For a lot of people, IT is synonymous with a guy in a beat up t-shirt sitting in the basement of the business building. But brilliant women in IT have been annihilating that stereotype with a vengeance. There is a tidal wave of women entering the Information Technology field, and they are set to change to landscape and bring a new face to the field. But they are not the first to blaze this path, throughout the history of technology, women have played critical and revolutionary roles in the development of computing, programming, the internet and so much more. These are the top 5 women in the history of tech and IT.
Way back in WW2, computers were barely coming into existence. Most people hadn’t even seen a mechanical calculator, much less dreamed of the way that computers would shape the world less than a century later. Grace Hopper was at the forefront of this revolution. She was one of the first people to work on the Harvard Mark I computer, one of the earliest computers ever built, and helped pioneer the field of programming. She had a colorful career, joining the Navy and being a computer scientist and Ph.D. at Yale, as well as working on the UNIVAC I, the first commercially available computer produced in America. She introduced the first compiler, coined the term “computer bug” and invented the concept of English-like programming languages, developing FLOW-MATIC and COBOL.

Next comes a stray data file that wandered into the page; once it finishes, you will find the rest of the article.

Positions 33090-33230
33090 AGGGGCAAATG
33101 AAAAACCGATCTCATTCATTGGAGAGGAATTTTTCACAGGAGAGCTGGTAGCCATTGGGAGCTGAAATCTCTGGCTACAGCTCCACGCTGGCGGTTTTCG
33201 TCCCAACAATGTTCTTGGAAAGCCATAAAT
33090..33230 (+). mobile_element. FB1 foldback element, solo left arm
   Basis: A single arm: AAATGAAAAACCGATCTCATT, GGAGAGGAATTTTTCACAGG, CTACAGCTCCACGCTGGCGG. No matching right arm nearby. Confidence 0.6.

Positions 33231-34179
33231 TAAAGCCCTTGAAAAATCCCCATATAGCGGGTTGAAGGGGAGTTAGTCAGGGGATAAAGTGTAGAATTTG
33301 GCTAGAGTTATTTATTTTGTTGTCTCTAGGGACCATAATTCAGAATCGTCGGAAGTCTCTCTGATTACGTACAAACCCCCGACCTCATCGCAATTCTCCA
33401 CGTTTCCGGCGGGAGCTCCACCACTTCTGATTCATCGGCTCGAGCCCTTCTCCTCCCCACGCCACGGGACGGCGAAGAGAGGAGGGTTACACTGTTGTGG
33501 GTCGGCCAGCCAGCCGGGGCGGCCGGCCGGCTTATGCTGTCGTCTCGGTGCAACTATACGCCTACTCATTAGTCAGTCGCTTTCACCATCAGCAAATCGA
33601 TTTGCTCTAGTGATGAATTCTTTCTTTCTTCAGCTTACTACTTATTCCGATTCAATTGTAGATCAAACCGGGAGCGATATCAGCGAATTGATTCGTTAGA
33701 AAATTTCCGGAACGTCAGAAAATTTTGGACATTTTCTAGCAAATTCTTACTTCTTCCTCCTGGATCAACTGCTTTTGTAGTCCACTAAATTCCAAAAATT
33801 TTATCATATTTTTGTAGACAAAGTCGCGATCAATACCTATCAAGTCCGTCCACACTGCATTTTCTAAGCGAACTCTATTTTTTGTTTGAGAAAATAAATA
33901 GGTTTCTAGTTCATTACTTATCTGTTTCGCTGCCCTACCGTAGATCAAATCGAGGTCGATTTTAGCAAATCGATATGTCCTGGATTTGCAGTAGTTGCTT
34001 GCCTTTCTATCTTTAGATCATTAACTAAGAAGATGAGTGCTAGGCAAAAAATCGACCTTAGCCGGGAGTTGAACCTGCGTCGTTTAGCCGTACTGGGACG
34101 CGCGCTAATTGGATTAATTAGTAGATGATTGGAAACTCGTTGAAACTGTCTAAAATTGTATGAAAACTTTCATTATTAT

David Letterman even went so far as to call Grace, “The Queen of Software”.
Many people know of Lamarr as a famous film star in early American cinema, but what a lot of people don’t know is that she helped kick-start wireless technology. She developed a remote radio guidance system for torpedoes with George Anthiel, using innovative spread spectrum and frequency hopping technology. These principles can be found in modern Wi-Fi, Bluetooth and GPS technology.
Edith Clarke is one of the most important female figures in the history of technology, becoming the first female electrical engineer employed by the U.S. government in 1922, and being described as a “computer” before computers were even invented, performing mathematical computations and solving difficult equations by hand. Her role in the industry helped set the stage for women in the STEM and engineering field.
There are not a lot of people who hold a patent, much less a hundred, but Radia is one of them. A network engineer and software designer by trade, she developed the spanning-tree protocol (STP) and other algorithms which allowed the development of massive interconnected networks eventually leading to the creation of the internet. But some of what she’s most proud of is her contributions to teaching programming to kids, through publishing a textbook and in developing a kid-friendly version of the programming language LOGO.
The recent movie, “Hidden Figures,” details this African-American woman’s massive contributions to the history of the American space program. Katherine Johnson calculated trajectories for NASA and was key in helping America win the space race, plotting the trajectories for the first American in space, Alan Shepard, as well as the first manned mission to the surface of the moon, Apollo 11.